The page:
Ms. Codex 1136: Medicine & Magic of Women

On May 18, Curator Dot Porter brought out Ms. Codex 1136, 15th c. German copy of De secretis mulierum (also known as Secreta mulierum), a work erroneously attributed to Albertus Magnus, including an unidentified commentary. Our catalog record describes the text as “concerning various issues of women’s health,” but it’s so much more than that!

The manuscript itself isn’t particularly impressive. It’s written on paper, heavily abbreviated, in a rather messy German gothic script written in two distinctive types: a larger script with thicker lines for the main text, and a smaller script with thinner lines for the commentary section. This textual organization, with commentary and main text distinguished by script size, mirrors the tradition of glossed manuscripts, but without the usual separation of texts with main text in the center and commentary (aka glosses) around the margins.

Leaf from a glossed psalter, with the main text in a larger script and clustered towards the center of the page, with commentary glosses in a smaller script around the edges.

The binding is modern, paper over paper board, and it has a parchment spine with a delightful hand-written label.

The text is written in a black ink, with some larger red initials, rubrication on smaller capitals and paragraph marks, and a few diagrams.

So the manuscript itself isn’t particularly impressive. What about the text?

De secretis mulierum was written in the 13th century, the same century in which philosopher Albertus Magnus was active, and from the very beginning this text was attributed to him. It wasn’t written by him, however, and now we attribute it to “Pseudo-Albertus.” The preface is a letter from the author to his audience, and it seems to be a monk writing for other monks – men writing about women to other men, in order to explain them; an intellectual exercise, not a practical document. The author himself says the text isn’t intended to be medical, instead defining it as belonging to the genre of natural philosophy.

The text consists of several short chapters and are focused on describing aspects of women’s health, particularly around conception, pregnancy, and childbirth. For example, it describes the development of the fetus during pregnancy with reference to both the movement of the celestial spheres, and to how the signs of the zodiac influence different parts of the body – aka the Zodiac Man. The astrological content of the text is impressive.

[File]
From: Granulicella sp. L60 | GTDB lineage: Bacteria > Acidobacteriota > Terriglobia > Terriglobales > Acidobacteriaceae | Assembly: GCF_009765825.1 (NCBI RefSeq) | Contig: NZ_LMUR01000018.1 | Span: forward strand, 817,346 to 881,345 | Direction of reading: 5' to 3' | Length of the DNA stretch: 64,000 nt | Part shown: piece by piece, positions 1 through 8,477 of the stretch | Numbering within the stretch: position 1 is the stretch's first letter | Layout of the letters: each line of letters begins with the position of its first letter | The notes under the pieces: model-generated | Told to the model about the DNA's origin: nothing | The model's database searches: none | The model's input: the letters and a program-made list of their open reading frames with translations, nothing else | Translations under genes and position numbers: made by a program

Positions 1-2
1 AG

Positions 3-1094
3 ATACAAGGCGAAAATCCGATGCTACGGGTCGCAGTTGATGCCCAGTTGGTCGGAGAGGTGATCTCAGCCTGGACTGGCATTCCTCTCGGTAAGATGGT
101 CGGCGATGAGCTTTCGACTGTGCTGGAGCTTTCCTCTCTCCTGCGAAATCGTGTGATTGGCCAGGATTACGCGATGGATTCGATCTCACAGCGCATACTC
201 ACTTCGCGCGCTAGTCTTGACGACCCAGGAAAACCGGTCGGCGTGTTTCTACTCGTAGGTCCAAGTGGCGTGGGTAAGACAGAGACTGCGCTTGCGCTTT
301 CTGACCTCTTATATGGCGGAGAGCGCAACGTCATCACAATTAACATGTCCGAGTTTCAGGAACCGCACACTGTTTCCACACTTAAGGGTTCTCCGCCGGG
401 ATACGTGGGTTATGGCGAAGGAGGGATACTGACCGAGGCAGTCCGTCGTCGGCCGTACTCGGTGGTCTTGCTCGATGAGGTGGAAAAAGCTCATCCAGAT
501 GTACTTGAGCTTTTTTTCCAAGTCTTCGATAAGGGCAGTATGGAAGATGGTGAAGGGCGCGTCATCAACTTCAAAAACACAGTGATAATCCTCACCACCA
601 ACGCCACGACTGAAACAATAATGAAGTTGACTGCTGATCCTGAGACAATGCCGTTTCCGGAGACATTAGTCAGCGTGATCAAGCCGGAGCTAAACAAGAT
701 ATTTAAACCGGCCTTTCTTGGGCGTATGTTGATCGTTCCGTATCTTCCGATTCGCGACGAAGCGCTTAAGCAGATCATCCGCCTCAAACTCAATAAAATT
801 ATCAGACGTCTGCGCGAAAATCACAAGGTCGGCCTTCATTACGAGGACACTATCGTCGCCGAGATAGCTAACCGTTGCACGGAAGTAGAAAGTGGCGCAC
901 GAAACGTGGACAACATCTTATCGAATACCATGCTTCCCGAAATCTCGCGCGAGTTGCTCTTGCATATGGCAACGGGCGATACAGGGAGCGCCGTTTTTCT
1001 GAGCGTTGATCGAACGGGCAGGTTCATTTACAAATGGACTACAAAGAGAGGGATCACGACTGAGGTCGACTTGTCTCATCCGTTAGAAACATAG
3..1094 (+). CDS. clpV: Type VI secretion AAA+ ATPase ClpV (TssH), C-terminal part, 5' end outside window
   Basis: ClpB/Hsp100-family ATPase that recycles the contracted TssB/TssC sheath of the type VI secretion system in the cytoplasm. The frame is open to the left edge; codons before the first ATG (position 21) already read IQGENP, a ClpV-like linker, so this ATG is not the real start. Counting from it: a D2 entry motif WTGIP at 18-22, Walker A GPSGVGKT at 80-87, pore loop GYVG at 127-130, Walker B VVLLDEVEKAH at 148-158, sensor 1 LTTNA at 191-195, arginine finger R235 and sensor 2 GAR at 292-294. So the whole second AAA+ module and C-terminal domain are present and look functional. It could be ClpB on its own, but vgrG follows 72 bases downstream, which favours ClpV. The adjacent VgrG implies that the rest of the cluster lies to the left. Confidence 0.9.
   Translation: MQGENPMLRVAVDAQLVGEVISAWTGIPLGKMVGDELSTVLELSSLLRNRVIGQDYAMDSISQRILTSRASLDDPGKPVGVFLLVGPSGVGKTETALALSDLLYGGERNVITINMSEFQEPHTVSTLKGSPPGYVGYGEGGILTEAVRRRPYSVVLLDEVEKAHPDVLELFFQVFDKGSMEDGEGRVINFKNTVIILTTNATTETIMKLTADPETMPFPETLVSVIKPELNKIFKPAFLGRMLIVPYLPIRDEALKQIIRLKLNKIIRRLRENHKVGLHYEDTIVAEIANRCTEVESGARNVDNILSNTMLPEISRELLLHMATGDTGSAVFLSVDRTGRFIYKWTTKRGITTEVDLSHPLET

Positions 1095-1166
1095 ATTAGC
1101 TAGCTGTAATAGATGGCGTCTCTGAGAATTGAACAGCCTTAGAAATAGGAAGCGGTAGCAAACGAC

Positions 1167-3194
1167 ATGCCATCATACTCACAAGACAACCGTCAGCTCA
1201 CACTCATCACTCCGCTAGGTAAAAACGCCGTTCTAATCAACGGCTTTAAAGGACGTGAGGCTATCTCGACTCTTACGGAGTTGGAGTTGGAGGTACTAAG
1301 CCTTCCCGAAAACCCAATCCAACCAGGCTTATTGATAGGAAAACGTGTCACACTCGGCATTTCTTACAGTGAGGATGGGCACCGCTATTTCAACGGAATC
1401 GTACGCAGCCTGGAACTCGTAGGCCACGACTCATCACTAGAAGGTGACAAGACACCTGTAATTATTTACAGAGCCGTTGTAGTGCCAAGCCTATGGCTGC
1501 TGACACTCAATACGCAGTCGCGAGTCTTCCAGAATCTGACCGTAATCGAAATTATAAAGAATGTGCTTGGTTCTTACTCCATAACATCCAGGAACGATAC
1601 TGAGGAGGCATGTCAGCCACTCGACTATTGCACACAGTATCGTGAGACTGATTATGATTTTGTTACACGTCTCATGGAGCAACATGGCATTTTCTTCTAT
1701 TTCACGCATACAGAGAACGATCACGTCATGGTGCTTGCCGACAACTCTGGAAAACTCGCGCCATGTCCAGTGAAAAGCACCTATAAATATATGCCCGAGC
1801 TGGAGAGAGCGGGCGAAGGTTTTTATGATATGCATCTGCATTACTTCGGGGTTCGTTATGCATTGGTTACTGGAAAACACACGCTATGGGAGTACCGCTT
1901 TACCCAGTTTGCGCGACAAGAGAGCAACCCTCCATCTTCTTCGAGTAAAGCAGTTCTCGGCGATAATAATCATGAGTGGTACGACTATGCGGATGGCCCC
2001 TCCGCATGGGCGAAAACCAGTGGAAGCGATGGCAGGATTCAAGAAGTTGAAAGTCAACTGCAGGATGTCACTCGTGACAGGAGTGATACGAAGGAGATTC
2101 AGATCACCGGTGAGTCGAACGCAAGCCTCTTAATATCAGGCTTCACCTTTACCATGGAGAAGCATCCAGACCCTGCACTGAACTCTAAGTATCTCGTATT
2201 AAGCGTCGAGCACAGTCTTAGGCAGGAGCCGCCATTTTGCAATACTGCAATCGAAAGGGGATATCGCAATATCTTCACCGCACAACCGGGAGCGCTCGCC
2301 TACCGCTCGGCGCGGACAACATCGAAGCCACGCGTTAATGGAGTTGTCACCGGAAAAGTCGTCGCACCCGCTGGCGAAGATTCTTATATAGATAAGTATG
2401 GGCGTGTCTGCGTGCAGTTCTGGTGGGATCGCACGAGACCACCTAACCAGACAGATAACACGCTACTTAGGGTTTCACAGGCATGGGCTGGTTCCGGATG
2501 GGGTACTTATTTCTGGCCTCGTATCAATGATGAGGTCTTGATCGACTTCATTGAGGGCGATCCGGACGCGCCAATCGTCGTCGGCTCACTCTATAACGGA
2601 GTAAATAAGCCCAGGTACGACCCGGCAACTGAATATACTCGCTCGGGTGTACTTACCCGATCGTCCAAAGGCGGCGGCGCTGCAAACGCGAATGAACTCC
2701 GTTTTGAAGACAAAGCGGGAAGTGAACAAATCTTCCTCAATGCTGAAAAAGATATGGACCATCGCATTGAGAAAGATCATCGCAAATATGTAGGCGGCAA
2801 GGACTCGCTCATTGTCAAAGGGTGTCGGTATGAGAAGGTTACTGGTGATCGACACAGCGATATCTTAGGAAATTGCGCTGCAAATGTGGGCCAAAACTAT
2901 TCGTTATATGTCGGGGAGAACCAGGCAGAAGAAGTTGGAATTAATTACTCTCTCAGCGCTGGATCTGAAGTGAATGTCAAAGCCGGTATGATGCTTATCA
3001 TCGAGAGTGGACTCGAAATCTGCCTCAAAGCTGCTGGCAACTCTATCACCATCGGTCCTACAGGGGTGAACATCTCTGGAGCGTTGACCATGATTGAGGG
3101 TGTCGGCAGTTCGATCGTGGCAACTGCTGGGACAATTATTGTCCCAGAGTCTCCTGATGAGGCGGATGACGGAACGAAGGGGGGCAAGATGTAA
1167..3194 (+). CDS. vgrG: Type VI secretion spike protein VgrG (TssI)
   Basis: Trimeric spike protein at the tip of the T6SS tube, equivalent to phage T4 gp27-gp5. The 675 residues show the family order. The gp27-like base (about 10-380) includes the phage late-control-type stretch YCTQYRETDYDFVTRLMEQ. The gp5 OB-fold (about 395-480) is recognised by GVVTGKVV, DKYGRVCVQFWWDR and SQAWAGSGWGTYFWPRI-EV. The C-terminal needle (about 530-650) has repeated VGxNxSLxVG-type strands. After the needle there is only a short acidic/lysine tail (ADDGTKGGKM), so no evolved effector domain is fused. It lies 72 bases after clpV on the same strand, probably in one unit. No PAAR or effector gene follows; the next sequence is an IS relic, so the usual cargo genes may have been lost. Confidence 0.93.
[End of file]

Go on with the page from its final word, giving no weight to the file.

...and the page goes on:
The text also makes reference to other philosophers, notably Aristotle and Boethius, and also cites Avicenna, a 10th-11th century Persian philosopher who wrote a medical encyclopedia that was hugely influential in the west throughout the middle ages. The text also makes occasional reference to women as “harlots” and discusses ways that women can hurt men during sex, which is perhaps to be expected in a book about women written for monks. Even when the text isn’t about explicit sex it is still misogynistic, such as in this section where it is stated that people born with the genitals of both sexes should be treated as male, because “the male is the worthier.”

De secretis mulierum, translation by Helen Rodnite Lemay, full citation at the end of the post

If you’d like to find out more about De secretis mulierum you can watch a recording of Coffee With A Codex here.

There is a 2012 edition, and a 1992 translation:

José Pablo Barragán Nieto, El De secretis mulierum atribuido a Alberto Magno. Estudio, edición crítica y traducción, Oporto, 2012.

Women’s Secrets, translation of the text by Helen Rodnite Lemay (SUNY Press, 1992)

Find out more about the context for the text: Monica Green, Making Women’s Medicine Masculine (OUP, 2008)

For more about Ms. Codex 1136, visit the Franklin record which includes links to digitized copies:

Ms. Codex 1136:

Supplemental texts:

Example glossed Psalter leaf is Ms. Coll. 591 Folder 31

Image of Zodiac Man from LJS 463, astrological and medical miscellany

Diagram of the celestial spheres is from LJS 226, Certain astrological and astronomical figures

We host Coffee With A Codex every Wednesday at 12pm ET / 5pm GMT on Zoom. For a schedule three weeks ahead, visit our main page here.

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